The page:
T.W. Wood Art Camp

I was honored to be asked to speak to the campers at the T.W. Wood Art Camp yesterday. The camp is held every year at the Vermont College of Fine Arts in Montpelier, VT and lasts for two weeks.

This was my second visit to the camp – I talked to the campers about my work back in 2011.

T.W. Wood Art Camp sign

My visit had two purposes – to talk about my work in the book arts and discuss my recent trip to Japan. I brought a selection of books to share, including artist’s books and models of Japanese bindings. I also brought several sheets of paper that I purchased in Japan – my intention was to teach them about washi and its creative applications (Chiyogami, Shibori, Katazome-shi, etc.).

I set up my display and waited for the kids to arrive…

Display of handmade books and paper at T.W. Wood Art Camp

Display of handmade books and paper at T.W. Wood Art Camp

…and then they were there!

I really value the opportunity to educate others about the book arts and to me, it’s especially meaningful to talk to children. It’s so important for them to understand the value of the arts and I appreciate that I get to play a small part in that learning experience.

I started by talking about the first book I ever made when I was in the 2nd grade – The Dog Who Couldn’t Bark. I’m not sure why, but the kids latched on to the story and kept asking if I would read the book to them. At the end of my talk, I held an impromptu story time.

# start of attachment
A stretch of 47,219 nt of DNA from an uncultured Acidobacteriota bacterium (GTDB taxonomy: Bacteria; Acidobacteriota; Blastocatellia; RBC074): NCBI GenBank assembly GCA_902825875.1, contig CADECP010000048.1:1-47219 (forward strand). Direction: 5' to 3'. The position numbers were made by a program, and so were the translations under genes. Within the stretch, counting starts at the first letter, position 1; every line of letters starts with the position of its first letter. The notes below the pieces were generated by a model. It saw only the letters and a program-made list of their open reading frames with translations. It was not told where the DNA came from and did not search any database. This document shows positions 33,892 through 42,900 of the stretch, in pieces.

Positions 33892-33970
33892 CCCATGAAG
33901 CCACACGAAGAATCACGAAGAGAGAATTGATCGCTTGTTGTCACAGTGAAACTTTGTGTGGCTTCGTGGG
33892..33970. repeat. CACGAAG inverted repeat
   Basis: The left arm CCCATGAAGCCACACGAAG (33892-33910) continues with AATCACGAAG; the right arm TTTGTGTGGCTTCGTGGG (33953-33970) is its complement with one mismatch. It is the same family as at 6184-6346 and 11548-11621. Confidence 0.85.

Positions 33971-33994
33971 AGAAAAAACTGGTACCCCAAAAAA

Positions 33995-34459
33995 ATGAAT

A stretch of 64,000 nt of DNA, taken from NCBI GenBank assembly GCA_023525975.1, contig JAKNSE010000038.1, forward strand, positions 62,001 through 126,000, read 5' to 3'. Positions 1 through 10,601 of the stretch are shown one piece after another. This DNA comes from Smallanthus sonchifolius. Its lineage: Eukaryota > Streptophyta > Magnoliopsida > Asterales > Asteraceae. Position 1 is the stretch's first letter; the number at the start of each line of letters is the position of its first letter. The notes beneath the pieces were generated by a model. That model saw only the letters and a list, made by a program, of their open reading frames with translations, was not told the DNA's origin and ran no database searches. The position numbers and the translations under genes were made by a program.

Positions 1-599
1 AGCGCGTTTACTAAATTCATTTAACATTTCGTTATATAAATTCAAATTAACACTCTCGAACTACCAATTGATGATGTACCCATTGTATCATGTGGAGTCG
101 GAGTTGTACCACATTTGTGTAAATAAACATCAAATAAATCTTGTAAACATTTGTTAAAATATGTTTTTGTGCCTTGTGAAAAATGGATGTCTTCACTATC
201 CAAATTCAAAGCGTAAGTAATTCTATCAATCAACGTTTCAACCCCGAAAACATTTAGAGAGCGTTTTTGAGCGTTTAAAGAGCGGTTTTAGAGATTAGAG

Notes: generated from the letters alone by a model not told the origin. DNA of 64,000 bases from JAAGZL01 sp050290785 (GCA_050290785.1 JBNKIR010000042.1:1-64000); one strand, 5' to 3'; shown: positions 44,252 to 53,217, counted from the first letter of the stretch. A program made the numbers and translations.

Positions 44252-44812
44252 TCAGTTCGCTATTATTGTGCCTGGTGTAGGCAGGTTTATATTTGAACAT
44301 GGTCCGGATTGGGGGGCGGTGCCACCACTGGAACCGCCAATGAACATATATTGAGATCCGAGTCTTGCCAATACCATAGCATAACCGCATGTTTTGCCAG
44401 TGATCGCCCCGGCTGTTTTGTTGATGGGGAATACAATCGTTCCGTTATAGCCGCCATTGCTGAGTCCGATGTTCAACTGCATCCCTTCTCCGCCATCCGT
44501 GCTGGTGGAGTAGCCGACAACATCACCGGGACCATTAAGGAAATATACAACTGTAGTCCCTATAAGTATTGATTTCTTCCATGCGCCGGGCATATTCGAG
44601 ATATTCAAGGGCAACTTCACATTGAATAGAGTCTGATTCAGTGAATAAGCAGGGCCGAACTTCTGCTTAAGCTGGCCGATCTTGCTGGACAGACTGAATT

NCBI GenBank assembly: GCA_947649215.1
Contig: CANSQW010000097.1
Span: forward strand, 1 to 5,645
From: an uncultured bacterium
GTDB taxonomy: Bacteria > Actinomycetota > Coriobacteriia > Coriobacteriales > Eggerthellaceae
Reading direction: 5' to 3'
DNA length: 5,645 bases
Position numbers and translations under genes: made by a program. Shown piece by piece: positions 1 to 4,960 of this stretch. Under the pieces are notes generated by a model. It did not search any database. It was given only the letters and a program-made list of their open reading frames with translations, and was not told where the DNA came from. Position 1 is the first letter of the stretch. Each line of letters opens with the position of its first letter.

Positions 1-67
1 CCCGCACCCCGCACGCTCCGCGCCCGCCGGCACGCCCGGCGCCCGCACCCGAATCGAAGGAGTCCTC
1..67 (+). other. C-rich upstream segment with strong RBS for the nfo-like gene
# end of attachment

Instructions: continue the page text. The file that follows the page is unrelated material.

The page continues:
Elissa Campbell talking about handmade books at T.W. Wood Art Camp

The kids asked lots of questions, which I loved. They just don’t hold back, like adults often do. I invited the kids to come up to my display and get a closer look at my work. They quickly swarmed around me and the table – it was a total mob scene, but in a good way.

When they left, here’s what was left of my display:

Display of handmade books and paper at T.W. Wood Art Camp

It may not look like it, but the kids were very respectful of my work when handling it.

Many thanks to the very awesome Martha Fitch for inviting me to speak. Not only is she the T.W. Wood Art Camp Director, but she’s also the Executive Director of the Vermont Crafts Council. The woman is a rock star.

So what do you think? I'd love to know!

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